Thunder welcome Russell Westbrook back with win over Bulls

The fact the Oklahoma City Thunder are better with Russell Westbrook is pretty obvious. Losing to Dallas at home Sunday and then winning in Chicago Monday is concrete proof.

Oklahoma City Thunder guard Russell Westbrook (0) shoots over Chicago Bulls forward Carlos Boozer (5) and Kirk Hinrich, right, during the first half of an NBA basketball Monday, March 17, 2014, in Chicago.

Jeff Haynes / Associated Press

The fact the Oklahoma City Thunder are better with Russell Westbrook is pretty obvious.

Losing to Dallas at home Sunday and then winning in Chicago Monday is concrete proof.

But the fact the Thunder have now made it quite clear there are some regular-season games that are more meaningful than others is notable.

Certainly Westbrook's knee injury and subsequent surgeries in the past 11 months have changed the outlook of the Thunder, but something coach Scott Brooks has always maintained is this team plays every game – all 82 of them - to win.

Oklahoma City sat Westbrook on Sunday, with Brooks saying it was part of the plan when the team plays back-to-back games to rest him in one of the games. And the team clearly felt Kevin Durant, without Westbrook, could beat Dallas, but Durant might need some help in Chicago.

Well, half of that turned out to be right. Dallas sent the Thunder to their worst home loss since 2009 and then OKC got 35 points from Durant and 17 points, nine rebounds and nine assists from Westbrook in a 97-85 win against the Bulls where the Thunder defense showed up and helped the team go on a 16-1 run in the fourth quarter.

All of this is done in the name of making sure Westbrook is healthy and fresh for the playoffs, but the fallout from resting Westbrook is real. The Thunder have already lost 6.5 games in the standings since the All-Star break. Once ahead by five games in the standings, OKC has dropped into second and is dangerously close to falling into third.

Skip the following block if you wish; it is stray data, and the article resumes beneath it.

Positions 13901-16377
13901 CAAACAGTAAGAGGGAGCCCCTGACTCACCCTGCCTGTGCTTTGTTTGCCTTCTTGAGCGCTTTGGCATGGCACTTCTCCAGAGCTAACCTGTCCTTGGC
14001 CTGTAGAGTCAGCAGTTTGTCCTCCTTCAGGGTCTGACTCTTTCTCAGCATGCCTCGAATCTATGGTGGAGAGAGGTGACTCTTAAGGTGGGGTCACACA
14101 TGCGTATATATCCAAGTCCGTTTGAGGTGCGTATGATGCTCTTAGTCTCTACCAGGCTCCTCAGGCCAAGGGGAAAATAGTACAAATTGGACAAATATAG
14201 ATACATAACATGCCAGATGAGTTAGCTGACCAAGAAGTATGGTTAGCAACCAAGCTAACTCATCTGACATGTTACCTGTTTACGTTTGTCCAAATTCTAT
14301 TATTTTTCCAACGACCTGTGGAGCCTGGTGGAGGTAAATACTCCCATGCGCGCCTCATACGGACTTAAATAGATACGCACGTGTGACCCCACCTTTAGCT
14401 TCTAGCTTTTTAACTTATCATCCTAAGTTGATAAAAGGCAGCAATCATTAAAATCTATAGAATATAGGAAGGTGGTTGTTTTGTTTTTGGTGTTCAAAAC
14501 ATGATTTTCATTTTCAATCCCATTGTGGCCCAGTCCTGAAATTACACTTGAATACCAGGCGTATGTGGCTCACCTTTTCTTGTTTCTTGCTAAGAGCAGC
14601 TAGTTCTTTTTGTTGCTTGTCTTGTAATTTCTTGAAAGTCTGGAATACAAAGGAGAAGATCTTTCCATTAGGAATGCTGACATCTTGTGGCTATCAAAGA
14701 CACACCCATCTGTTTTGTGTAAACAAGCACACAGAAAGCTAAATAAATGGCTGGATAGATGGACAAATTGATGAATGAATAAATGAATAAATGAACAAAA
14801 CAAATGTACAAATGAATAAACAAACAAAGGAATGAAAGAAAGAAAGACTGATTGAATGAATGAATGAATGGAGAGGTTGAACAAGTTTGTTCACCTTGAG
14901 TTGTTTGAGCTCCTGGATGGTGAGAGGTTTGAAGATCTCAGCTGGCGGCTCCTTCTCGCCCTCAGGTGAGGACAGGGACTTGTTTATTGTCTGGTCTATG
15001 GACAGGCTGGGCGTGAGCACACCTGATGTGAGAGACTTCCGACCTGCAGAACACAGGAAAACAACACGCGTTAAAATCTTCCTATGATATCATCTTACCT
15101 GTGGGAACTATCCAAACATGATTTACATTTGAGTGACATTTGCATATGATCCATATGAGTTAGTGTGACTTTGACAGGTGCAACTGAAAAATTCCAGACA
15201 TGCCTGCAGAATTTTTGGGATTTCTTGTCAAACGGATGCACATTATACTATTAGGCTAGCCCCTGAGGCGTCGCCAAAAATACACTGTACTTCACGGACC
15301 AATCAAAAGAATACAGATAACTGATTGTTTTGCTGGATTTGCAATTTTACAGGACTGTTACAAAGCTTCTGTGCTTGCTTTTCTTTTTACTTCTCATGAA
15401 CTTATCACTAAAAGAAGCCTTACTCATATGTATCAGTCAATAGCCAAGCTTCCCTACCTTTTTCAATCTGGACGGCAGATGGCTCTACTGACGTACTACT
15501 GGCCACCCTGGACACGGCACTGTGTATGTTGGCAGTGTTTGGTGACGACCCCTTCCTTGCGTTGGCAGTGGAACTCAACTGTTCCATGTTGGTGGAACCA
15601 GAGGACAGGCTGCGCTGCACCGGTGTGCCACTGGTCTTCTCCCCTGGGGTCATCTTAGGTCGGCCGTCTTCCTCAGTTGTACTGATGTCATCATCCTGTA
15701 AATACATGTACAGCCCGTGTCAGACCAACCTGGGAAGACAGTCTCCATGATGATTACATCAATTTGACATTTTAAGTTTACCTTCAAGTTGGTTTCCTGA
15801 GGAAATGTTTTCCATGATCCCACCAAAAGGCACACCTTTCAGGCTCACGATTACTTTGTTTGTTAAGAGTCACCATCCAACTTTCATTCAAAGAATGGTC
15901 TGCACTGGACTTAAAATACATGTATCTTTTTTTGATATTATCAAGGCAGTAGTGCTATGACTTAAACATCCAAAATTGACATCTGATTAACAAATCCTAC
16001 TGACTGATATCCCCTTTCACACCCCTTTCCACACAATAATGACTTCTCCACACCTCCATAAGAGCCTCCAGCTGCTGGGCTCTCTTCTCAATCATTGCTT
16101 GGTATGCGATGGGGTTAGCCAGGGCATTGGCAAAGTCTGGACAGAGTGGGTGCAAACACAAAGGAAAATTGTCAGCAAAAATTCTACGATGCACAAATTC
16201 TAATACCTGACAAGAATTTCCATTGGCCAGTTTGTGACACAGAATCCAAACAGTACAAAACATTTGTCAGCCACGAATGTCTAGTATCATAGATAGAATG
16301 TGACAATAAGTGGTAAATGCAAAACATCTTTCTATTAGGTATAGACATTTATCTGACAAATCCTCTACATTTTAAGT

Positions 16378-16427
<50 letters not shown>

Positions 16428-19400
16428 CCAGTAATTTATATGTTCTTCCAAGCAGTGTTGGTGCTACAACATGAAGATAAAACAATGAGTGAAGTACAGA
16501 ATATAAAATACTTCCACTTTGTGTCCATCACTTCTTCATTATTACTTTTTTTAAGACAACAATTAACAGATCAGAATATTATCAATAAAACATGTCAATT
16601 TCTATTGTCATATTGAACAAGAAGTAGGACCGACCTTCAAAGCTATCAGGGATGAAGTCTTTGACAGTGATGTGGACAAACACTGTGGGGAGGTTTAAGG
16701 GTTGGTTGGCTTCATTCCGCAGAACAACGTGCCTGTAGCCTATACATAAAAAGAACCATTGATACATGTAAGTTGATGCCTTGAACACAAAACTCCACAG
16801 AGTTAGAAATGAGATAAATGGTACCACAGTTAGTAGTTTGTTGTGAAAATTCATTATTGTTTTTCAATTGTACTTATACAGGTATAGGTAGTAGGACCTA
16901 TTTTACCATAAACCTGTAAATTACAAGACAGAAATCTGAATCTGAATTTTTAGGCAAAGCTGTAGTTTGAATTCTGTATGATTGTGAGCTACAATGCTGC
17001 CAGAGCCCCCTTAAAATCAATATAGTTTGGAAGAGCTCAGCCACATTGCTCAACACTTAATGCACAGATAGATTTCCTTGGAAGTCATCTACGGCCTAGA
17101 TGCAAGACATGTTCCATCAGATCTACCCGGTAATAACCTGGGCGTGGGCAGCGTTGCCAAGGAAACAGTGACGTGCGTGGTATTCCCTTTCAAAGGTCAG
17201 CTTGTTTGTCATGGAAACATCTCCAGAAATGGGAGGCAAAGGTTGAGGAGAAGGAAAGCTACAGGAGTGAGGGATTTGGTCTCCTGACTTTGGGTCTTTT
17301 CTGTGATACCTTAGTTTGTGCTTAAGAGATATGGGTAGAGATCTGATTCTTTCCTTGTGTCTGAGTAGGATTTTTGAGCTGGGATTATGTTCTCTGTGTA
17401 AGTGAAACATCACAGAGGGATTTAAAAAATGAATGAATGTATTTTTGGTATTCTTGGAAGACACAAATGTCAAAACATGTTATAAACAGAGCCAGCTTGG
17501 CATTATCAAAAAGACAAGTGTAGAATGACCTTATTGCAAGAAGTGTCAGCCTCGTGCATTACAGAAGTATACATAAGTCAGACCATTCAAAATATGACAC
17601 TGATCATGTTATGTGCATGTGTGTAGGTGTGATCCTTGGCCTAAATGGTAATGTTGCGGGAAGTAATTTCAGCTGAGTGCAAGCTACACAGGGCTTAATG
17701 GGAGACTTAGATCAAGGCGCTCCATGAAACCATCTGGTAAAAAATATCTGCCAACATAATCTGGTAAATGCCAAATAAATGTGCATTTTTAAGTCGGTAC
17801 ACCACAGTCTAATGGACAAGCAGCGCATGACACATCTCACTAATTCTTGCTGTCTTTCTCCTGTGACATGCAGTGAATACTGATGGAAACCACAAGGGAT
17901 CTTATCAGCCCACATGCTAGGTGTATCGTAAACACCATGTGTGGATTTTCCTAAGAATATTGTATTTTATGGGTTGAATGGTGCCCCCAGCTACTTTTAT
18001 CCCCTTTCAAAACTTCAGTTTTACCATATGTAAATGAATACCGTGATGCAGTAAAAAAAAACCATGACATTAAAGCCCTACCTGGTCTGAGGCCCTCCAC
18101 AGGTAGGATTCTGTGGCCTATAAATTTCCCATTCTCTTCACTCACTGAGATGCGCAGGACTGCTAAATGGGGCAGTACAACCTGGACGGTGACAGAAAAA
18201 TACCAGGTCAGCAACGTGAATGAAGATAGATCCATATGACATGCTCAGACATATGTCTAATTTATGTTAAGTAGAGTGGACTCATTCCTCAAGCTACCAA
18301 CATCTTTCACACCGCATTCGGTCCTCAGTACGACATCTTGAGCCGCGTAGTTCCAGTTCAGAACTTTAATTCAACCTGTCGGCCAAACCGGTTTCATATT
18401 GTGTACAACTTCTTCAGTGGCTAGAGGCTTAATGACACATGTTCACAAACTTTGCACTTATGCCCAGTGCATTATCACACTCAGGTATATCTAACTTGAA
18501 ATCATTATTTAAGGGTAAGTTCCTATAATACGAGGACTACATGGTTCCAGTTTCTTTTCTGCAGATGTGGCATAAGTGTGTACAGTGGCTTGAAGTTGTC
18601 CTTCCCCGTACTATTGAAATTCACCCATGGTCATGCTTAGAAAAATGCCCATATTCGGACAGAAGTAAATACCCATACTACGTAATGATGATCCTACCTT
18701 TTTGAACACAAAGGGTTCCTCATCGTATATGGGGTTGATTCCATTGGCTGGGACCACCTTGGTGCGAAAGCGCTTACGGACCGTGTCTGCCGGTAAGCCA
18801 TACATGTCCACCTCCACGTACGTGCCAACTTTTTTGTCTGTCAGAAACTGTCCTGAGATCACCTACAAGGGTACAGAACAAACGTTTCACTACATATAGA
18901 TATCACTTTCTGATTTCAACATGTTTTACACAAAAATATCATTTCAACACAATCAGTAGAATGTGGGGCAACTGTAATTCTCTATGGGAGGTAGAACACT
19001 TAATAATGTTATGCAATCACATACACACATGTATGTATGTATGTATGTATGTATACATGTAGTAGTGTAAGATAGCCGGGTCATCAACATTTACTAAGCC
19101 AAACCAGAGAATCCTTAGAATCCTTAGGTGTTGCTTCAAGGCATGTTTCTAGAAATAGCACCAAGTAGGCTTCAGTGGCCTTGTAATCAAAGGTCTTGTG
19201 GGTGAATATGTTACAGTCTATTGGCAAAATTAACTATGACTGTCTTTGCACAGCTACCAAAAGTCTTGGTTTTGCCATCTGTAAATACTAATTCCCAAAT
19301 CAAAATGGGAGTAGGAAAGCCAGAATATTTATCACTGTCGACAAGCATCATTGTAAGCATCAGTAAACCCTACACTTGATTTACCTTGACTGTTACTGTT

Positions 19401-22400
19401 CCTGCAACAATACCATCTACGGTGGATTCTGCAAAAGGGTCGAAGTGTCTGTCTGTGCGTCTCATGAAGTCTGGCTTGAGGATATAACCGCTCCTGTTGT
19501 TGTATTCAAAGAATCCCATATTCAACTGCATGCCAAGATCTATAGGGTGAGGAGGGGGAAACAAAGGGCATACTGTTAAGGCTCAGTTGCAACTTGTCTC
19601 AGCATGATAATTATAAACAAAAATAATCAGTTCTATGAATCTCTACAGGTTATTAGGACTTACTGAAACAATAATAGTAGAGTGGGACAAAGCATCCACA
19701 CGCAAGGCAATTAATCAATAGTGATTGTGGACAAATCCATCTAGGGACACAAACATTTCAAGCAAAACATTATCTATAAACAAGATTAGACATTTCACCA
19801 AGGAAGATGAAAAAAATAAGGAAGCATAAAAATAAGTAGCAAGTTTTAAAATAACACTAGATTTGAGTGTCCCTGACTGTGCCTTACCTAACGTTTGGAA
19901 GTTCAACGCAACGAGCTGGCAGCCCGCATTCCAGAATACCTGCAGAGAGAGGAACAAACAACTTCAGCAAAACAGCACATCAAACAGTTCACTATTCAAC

A full-strength Thunder team, regardless of seeding might be good enough to make it back to win the Western Conference and make it back to the Finals, but wouldn't efforting the top spot in the West be a worthy cause? Especially if Westbrook is as healthy as Brooks said Westbrook is.

Nothing is more obvious than Westbrook's deep, deep impact on this team. Resting him is fine, but the result is a team that has Durant to score, but a lack direction and focus beyond. Take Westbrook out of the lineup and it takes adjustments, lineup shuffling and a lot of moving parts. Meanwhile, familiarity  suffers and flow turns into stagnant, a situation which takes time to snap out of. 

The Thunder will have a hard enough time re-introducing the injured Thabo Sefolosha and Kendrick Perkins back into the lineup at the end of the regular season, why add the variable of playing and then sitting Westbrook?

Westbrook looked healthy Monday. Of course, he looked healthy on Christmas Day when he went for a triple-double against the Knicks before going through a knee surgery two days later. If Westbrook isn't 100 percent healthy then why put him out there at all? 

"It felt great," Westbrook said. "We won. That's our main objective." 


OKC has another back-to-back Thursday in Cleveland and then Friday at Toronto. The Thunder then have another back-to-back next Monday at home against Denver and March 25 at Dallas. 


If Westbrook is fine, like Brooks says he is, Brooks shouldn't play favorites and try to figure out which game means more. Instead of playing favorites, play Westbrook instead.

The team will be better off.

Follow Andrew Gilman on Twitter: @andrewgilmanOK

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